But back to sustainability. Operating as a paperless, digital-first company with a “no print pledge,” DocuSign only uses paper if required for event operations and giveaways. All signage and digital devices are donated to schools, and staff uniforms are made of post-consumer recycled material. Robb says that the brand’s ceo is even personal friends with, and has forged a business partnership with, English primatologist and anthropologist Jane Goodall to support her environmental efforts.
“We want to be together in-person, and that creates our carbon footprint. So, I think we have to hold ourselves accountable as an industry and, really, hold the entire supply chain accountable,” she says.
Sounds like progress to us, which is why you’re invited to join our team.
CURRENT TITLE: Senior Director-Global Strategic Events
DREAM TEAM TITLE: VP-Global Event Strategy & Communications
WHY WE WANT HER: For her ambassador’s spirit and talent in moderating and hosting. “She is quick to take someone’s experience or topic and make it clear, relatable, and accessible to everyone,” her peers say.
As a former chief of large-scale call centers, an industry expert on the customer experience, and now a strategist for customer-service software brand Zendesk’s global events, Sarah Reed is in a unique position to address evolving attendee expectations. For Reed, who originally studied to be a news anchor and brings a wealth of communications experience into her role at Zendesk, the future of b-to-b is more empathetic and spontaneous.
“We’re in a noisy space, and it’s harder for all of us to keep the attention of audience members. It was hard pre-pandemic because the space was so crowded, but now, with the pandemic, it’s even worse because everyone with a Zoom account can technically throw an event,” Reed says. “So, to figure out how to cut through all of that noise, it really requires event marketers to think more strategically about how we attract and retain someone’s attention. And that means we have to switch stuff up all the time.”
Reed joined Zendesk to run its editorial brand Relate, what would become the namesake of the brand’s global user conference. She now puts her content, logistics and operations skills to use to strengthen that event. She also manages the brand’s multi-country Showcase event series for customer service executives. More recently, she managed virtual and hybrid pivots, which involved reimagining the traditional customer touchpoints.
“It was hard enough in-person, but what I could do is take you by the hand and walk you over to a demo booth, I could walk you over to an executive, I could have you meet a partner in person, and suddenly, you feel more invested in taking action,” Reed says. “Now, you’re like, ‘Eh, I can just shut my laptop down. I can close the browser. I can just walk out of the room.’ For us, we have to continuously be thinking about how to make you feel like this is an action you need to take right now. There’s an urgency we’re trying to build.”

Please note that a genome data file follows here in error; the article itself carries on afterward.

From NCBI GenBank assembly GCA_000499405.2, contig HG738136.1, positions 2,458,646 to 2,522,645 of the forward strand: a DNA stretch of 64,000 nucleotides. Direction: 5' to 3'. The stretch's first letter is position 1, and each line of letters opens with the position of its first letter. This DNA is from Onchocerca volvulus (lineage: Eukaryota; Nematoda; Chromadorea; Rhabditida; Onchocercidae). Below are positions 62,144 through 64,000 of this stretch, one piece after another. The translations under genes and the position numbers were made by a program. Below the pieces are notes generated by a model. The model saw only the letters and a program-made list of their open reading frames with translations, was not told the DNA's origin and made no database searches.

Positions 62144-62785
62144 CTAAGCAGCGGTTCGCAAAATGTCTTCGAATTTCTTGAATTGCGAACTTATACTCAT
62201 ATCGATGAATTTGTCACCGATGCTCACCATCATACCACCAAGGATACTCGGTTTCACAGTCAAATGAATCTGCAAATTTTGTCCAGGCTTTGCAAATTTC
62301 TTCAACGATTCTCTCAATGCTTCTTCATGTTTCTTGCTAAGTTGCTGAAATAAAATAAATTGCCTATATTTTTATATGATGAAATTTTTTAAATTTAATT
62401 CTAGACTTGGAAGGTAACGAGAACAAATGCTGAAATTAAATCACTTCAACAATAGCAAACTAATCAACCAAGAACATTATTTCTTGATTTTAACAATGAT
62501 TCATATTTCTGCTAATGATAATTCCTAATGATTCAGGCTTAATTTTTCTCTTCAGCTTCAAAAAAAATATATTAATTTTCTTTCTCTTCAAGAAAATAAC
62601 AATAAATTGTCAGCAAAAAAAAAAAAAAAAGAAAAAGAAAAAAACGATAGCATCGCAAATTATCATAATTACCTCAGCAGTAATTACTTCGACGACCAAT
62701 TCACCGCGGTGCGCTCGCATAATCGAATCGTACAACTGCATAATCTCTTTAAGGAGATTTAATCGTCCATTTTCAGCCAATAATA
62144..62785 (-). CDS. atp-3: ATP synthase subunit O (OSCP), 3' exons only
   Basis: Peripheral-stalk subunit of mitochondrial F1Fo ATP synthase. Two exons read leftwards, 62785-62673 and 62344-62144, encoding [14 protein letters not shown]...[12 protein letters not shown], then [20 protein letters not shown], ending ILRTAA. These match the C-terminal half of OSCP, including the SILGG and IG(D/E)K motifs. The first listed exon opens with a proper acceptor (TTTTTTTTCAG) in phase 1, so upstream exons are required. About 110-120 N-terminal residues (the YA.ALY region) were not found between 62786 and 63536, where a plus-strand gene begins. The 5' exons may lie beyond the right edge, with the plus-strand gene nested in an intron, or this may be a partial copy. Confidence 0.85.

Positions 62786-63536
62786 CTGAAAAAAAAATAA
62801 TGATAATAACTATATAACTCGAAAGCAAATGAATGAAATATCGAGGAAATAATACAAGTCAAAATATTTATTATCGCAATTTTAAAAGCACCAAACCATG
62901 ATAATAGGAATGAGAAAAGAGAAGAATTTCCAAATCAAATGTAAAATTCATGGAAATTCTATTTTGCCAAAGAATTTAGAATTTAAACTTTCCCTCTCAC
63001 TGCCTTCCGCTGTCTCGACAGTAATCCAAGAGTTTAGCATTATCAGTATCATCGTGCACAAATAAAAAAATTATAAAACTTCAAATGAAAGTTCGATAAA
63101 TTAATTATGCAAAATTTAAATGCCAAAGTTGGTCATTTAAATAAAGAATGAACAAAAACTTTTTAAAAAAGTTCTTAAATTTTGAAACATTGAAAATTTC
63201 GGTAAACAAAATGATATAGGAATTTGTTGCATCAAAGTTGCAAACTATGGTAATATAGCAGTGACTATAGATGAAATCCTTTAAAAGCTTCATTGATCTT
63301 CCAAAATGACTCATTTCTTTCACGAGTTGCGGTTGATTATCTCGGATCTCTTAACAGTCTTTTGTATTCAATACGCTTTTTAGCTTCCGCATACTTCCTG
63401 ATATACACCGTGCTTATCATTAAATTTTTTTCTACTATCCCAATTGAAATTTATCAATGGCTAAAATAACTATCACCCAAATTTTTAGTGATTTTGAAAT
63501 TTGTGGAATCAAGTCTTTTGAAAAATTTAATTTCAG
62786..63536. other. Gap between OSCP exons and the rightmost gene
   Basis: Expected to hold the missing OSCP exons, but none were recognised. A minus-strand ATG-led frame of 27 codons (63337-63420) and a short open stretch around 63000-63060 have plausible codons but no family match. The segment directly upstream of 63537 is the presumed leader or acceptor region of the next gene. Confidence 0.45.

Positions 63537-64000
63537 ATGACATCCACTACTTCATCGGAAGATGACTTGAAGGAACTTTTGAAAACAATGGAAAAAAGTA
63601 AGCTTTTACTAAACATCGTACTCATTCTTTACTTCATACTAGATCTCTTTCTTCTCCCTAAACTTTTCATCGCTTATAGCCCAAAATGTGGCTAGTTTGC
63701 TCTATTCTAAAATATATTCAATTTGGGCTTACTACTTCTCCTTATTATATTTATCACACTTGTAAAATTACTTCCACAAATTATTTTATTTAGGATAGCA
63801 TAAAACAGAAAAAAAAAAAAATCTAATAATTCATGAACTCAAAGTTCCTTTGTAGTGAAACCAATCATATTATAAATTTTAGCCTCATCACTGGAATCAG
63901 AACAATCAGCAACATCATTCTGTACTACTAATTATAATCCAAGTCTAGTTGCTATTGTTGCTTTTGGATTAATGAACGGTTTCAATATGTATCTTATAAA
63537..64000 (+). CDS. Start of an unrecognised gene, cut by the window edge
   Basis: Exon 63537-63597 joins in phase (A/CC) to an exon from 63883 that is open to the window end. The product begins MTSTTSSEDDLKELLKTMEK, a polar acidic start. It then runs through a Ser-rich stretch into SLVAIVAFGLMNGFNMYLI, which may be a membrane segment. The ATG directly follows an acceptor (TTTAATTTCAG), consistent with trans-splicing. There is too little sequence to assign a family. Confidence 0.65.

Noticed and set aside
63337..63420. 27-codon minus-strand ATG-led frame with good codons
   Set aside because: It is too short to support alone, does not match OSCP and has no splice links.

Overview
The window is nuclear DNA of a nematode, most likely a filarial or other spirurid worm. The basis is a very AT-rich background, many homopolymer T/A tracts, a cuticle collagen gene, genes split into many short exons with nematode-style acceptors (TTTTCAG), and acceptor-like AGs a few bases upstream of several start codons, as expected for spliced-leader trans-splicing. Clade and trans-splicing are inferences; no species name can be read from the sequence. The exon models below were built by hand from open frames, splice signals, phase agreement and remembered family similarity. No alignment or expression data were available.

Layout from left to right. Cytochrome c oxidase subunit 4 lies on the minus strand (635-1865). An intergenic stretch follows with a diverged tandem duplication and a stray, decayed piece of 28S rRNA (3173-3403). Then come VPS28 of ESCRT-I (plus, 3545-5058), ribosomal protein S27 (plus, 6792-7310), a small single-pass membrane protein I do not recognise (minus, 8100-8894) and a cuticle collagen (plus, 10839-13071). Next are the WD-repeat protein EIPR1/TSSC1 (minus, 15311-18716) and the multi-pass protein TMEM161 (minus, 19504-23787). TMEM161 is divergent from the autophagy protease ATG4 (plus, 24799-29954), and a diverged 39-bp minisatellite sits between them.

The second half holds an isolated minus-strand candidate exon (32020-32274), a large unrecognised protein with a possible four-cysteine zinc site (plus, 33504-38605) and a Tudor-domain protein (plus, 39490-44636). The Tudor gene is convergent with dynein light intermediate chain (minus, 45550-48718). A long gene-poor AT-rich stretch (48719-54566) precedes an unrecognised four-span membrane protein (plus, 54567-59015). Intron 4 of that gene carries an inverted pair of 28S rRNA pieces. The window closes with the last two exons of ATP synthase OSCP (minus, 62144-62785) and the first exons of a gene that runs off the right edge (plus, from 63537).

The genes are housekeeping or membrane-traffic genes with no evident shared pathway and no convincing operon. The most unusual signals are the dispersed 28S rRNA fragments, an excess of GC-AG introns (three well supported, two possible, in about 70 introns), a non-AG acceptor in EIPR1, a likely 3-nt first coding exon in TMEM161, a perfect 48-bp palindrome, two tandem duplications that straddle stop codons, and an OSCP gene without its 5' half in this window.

While pipeline and bookings numbers are still as important as they once were, what’s now becoming equally as important within her organization is building loyalty and infusing less “tangible” topics into the experience. “It’s now OK for b-to-b marketers to talk about empathy in their events. It’s actually a good thing. We should be bringing in topics of social impact, topics that were once thought of as ‘soft’ and that belonged in HR land,” Reed says. “Now, we are realizing that our audiences want that, because that’s how they create a connection back to us.”
Sustainability is a corporate pillar for Zendesk, and the events organization conducts painstaking analysis into the planning process to anticipate waste and find ways to mitigate it through donation programs, charitable partnerships and sponsors who can help offset the costs to do it. By showing real numbers and the potential impact of how their involvement will mitigate that, sponsors see the value and everybody benefits, Reed says.
“I hope that we give our audiences the benefit of the doubt that they’re going to want to come along on something new with us,” Reed says. “That’s how we’re actually going to start to change how events are run, how we can actually do this job better. Let’s improve the experience, improve the content, make networking fun. They’re going to show up.”
Sign us up, Reed. Welcome to the Dream Team.
CURRENT TITLE: Senior Director-Business Marketing
DREAM TEAM TITLE: VP-Event Content Strategy
WHY WE WANT HIM: For his ability to align everyone, from internal teams to outside partners, on corporate values and operations.
Amon Versteeg personally operates under three main values: being inclusive, being accessible and being sustainable. “So, you say you’ve heard that before. The difference with Amon is that he walks the talk,” his Dream Team nomination reads.
Indeed, Versteeg created a set of corporate standard operating procedures shared across the global events organization that spell out the brand’s approach, creative ideation process, expectations, and a vision for the future. It’s a mandatory orientation for Booking.com’s vendors and event teams—and a blueprint for success, and progress.
“The main thing for me is the belief that standards and operating procedures can constrain people whereas we are trying to design them to do the opposite,” says Versteeg. “It actually inspires more creativity.”